As a sponsor of the National Electrical Contractors Association (NECA), OpenSpace is committed to providing valuable insights and resources to our customers and industry peers. Recently, we had the privilege of hosting a series of fireside chats with distinguished NECA members TCE and Cleveland Electric. These engaging conversations touched upon various aspects of our industry…
5 Tips for More Effective Site Walks With 360° Photo Documentation Technology
February 21st, 2020
Walking a job site to capture 360° photo documentation automatically using OpenSpace Reality Capture can reap enormous benefits, including more complete documentation, reduced rework costs, and better collaboration with other teams involved in the project. The time savings are also significant, given that documentation with OpenSpace is at least five times faster than manual capture.
To start realizing those benefits, you’ll need to attach a 360° camera to your hardhat and start walking, but there’s slightly more to it than that. You don’t want to speed-walk, for example, as we’ll explain.
Below are five suggestions for getting the most out of your job site walks using OpenSpace.
1. Cover as much ground as you can.
To illustrate this point, we’ve included a visualization of the difference between a sub-par site walk and a highly productive one below. In the second picture, you can see that the walker has captured each room and covered significantly more ground. This approach will help your team in the long run with richer 360° photo documentation and the ability to compare locations on different dates.
Remember that you can walk for as long as you like; there aren’t any time constraints on the length of a capture session.
2. Stroll like you’re on a beach.
Imagine yourself walking on a beach surrounded by sand and ocean, in no hurry as you take in the scenery. Now imagine instead that you’re surrounded by framing and steel beams, feeling equally unrushed.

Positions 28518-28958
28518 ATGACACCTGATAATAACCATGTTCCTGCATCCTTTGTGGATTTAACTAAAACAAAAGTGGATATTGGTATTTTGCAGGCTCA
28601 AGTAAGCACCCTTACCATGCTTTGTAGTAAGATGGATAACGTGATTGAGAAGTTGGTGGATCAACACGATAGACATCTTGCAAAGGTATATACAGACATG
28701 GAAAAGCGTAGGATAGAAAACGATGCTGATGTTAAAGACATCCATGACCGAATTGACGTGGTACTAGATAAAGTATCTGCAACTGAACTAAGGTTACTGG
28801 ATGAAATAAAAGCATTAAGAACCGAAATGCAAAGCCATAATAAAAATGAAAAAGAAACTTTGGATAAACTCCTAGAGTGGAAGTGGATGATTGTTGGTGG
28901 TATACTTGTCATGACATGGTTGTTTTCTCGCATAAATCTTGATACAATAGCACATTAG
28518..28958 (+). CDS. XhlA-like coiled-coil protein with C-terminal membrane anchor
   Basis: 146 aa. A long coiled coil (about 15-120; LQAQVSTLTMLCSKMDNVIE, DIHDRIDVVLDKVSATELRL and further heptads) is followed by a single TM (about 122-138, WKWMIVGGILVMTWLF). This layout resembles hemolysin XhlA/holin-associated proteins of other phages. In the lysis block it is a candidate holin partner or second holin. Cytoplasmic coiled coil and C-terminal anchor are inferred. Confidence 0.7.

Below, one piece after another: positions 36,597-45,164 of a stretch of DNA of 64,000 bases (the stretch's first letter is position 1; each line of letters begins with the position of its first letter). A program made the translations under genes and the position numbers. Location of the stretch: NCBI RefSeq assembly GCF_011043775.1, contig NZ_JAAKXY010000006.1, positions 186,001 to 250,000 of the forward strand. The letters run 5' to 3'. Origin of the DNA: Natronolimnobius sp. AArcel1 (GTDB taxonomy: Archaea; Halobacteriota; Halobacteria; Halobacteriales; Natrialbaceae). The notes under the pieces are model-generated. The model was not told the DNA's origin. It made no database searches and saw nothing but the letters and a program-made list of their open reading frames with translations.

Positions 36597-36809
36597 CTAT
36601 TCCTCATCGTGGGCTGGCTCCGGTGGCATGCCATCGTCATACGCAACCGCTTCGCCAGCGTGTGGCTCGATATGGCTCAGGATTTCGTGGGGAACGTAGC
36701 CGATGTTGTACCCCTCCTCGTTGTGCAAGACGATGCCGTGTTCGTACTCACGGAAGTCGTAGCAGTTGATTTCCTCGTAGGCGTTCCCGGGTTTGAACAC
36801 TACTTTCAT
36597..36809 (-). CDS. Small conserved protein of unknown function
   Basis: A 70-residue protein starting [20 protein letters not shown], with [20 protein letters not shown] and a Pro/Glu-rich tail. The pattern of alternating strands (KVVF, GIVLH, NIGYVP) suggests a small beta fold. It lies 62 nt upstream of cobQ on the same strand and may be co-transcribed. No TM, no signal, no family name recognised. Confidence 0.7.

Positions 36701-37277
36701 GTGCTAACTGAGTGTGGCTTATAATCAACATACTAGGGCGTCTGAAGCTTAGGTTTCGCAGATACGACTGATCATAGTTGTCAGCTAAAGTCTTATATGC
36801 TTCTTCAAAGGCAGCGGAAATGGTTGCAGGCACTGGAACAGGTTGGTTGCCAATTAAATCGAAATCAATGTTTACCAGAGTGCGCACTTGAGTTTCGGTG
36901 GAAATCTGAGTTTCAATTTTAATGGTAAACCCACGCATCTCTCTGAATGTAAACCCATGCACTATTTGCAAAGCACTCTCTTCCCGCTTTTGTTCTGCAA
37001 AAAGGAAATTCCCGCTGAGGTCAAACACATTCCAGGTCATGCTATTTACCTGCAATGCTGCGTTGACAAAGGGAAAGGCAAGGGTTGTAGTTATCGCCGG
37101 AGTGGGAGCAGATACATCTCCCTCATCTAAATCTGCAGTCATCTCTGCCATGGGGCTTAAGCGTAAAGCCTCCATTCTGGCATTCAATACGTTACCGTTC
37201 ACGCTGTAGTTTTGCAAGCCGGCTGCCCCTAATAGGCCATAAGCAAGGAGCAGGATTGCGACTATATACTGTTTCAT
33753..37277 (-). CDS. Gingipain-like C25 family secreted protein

We’ve also heard “shopping speed” used to help people remember to walk at the right pace. Whatever works for you is fine. Just remember that a leisurely pace lets your camera capture high-quality 360° photo documentation, whereas power-walking through your site can result in motion blur.
3. Select the correct floor plan in the app.
If your project has multiple levels or areas, remember to upload all relevant floor plans to OpenSpace in advance of walking your site. Then, make sure to start a new capture on the correct floor plan in the OpenSpace app every time you move between levels or areas during your site walk. This will ensure your location is captured accurately and reduce the processing time of your 360° photo documentation.
4. Use Field Notes.
OpenSpace’s powerful Field Notes feature lets on-site teams take pictures and jot down notes to document details for future review, such as missing interior corners or caulking. Once written, they’re automatically pinned to the correct location on the floor plan. There are numerous use cases for Field Notes, but our clients often use them for documenting punch list items, debris, issues/RFIs, and trade damage.
To use Field Notes on your walk, just select “Add Field Note” in the OpenSpace app as you’re walking.
5. Good lighting and a clean lens matter.
As in other walks of life, good lighting can make all the difference. In the case of 360° photo documentation software, strong light helps your camera take high-resolution images while minimizing motion blur.
If your site has poorly-lit areas, we recommend hardhat lighting options like the Litra Torch or Illumagear Halo. You can always reach out to OpenSpace Support for advice on what we would recommend for your particular job site.
It’s also important to keep your lens clean, which really translates to wiping it off before you go on a site walk and keeping your fingers off of it.
If it would be easy for a forensics team to extract your prints from your capture (like in the unfortunate case above), then you’re doing it wrong!
Lens wipes work the best, but using a microfiber cloth to give your lens a quick wipe before you head out to capture 360° photo documentation also does the trick.